The Antarctic is a Hungry Place
by Andy Read -- January 14th, 2015
Whales, whales, whales and more whales. It’s been crazy here at Palmer Station, with a continuous flow of humpback whales through our little study area. Every day we see and sample a bunch of new whales – how’s that for scientific precision? Zach and I are tired but happy to be spending long days on the water with the whales.
The whales are down here in the Antarctic to eat, of course. They are returning to their feeding grounds after spending their winters fasting in the tropical waters of Panama and they are hungry. Like most of the other predators down here, their main prey is Antarctic krill Euphausia superba, the little pink crustacean that drives the ecological engine here along the Antarctic Peninsula. As a result, humpback whale poo (like penguin poo) is distinctly pink. We’ve already collected a couple of fecal samples – and, yes, it smells very, very bad.
Like all baleen whales, humpbacks feed by engulfing vast quantities of water and krill and then straining the prey through their baleen plates. We see this whole process unfold when the whales feed near the surface, as they burst into the air with their throat grooves massively distended and water spills out through their baleen.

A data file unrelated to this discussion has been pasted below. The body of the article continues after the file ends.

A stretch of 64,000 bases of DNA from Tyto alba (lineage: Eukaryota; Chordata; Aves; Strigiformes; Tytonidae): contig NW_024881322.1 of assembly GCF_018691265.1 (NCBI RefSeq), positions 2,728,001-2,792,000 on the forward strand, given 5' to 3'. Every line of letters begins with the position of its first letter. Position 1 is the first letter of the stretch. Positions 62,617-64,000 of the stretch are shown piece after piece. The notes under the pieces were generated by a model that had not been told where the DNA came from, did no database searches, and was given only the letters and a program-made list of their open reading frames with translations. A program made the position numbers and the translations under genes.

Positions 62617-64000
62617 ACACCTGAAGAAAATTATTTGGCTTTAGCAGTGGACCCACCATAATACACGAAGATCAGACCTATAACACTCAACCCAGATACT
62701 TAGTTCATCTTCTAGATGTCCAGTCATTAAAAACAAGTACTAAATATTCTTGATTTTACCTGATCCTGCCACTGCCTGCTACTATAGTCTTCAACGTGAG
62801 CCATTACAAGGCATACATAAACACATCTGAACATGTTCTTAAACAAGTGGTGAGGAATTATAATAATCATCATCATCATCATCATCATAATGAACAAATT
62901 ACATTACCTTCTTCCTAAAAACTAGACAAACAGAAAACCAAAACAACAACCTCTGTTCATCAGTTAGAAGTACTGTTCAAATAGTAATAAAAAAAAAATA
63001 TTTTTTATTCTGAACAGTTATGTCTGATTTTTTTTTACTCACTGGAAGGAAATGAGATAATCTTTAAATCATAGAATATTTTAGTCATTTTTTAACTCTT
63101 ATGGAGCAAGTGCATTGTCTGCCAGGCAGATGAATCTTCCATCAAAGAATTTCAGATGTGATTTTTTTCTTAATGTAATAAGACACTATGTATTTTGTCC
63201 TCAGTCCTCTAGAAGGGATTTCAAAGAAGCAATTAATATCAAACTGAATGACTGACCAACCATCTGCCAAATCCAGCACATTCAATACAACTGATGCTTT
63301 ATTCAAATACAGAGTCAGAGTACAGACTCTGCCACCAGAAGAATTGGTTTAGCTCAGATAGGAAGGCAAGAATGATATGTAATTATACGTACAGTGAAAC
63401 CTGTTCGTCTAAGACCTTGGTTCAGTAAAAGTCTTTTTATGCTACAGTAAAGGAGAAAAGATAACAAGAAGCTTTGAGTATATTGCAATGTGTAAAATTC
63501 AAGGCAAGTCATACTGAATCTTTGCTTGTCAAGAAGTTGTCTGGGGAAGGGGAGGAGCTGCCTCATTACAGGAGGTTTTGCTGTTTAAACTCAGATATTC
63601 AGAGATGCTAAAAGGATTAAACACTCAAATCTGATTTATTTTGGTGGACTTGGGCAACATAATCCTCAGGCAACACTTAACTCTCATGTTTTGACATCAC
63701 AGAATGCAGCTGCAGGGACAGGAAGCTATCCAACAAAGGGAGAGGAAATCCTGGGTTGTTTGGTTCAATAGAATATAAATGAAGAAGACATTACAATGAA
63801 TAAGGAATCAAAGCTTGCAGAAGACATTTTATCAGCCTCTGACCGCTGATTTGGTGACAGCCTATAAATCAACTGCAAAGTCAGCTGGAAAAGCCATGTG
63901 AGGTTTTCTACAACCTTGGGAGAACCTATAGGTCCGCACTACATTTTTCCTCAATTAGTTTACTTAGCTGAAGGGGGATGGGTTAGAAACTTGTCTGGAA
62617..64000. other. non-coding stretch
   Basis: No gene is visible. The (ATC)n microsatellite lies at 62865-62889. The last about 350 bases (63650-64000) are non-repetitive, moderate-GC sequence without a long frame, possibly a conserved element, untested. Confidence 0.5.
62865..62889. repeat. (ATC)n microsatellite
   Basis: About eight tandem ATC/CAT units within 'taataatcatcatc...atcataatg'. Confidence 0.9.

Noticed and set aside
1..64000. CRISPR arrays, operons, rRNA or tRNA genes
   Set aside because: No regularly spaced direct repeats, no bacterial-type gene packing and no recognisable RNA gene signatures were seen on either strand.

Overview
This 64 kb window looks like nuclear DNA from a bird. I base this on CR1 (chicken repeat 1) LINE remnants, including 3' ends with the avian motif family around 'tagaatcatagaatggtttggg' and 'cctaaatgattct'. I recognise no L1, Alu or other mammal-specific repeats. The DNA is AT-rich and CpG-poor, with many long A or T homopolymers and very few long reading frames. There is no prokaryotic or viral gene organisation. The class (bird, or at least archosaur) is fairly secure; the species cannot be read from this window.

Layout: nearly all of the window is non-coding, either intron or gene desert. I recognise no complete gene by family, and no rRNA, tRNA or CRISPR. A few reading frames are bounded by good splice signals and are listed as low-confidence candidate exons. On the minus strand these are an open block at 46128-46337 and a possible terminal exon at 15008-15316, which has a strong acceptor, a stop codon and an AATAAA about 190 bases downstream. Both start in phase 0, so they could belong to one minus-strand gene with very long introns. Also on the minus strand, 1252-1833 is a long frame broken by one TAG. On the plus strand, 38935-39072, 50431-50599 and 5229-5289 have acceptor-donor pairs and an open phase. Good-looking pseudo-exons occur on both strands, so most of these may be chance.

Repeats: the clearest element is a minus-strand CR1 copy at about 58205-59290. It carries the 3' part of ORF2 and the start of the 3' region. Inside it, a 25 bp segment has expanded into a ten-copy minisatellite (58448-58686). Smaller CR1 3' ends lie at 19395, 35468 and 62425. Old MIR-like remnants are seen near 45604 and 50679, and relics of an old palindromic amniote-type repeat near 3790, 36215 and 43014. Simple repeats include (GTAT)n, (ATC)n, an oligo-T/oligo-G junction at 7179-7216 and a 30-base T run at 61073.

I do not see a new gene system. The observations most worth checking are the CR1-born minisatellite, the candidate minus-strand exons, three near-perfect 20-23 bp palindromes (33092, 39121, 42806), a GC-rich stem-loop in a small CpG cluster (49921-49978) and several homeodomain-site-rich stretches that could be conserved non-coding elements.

It takes a lot of energy to engulf all that water, so to make the process profitable the whales must engulf very dense aggregations of krill. They improve their feeding by concentrating the krill using bubble nets, which are curtains of air expelled from their blowholes underwater. One or two whales swim upwards in a spiral, exhaling bubbles that trap the krill inside a cylinder of air. Then the whales lunge upwards through the cylinder with their mouths open, engulfing the krill. Have a look at some cool underwater pictures of the bubble net taken by Chris Linder from our boat.
Of course it’s one thing to describe this process in words on a page. It’s another thing altogether to see it done by a couple of 50-ton whales within touching distance of your very small rubber boat. We had Erin Pickett, a graduate student at Oregon State and a very experienced field biologist, out with us this afternoon. She quite literally squealed when she saw her first bubble net unfold next to the boat. It’s just that kind of a thing.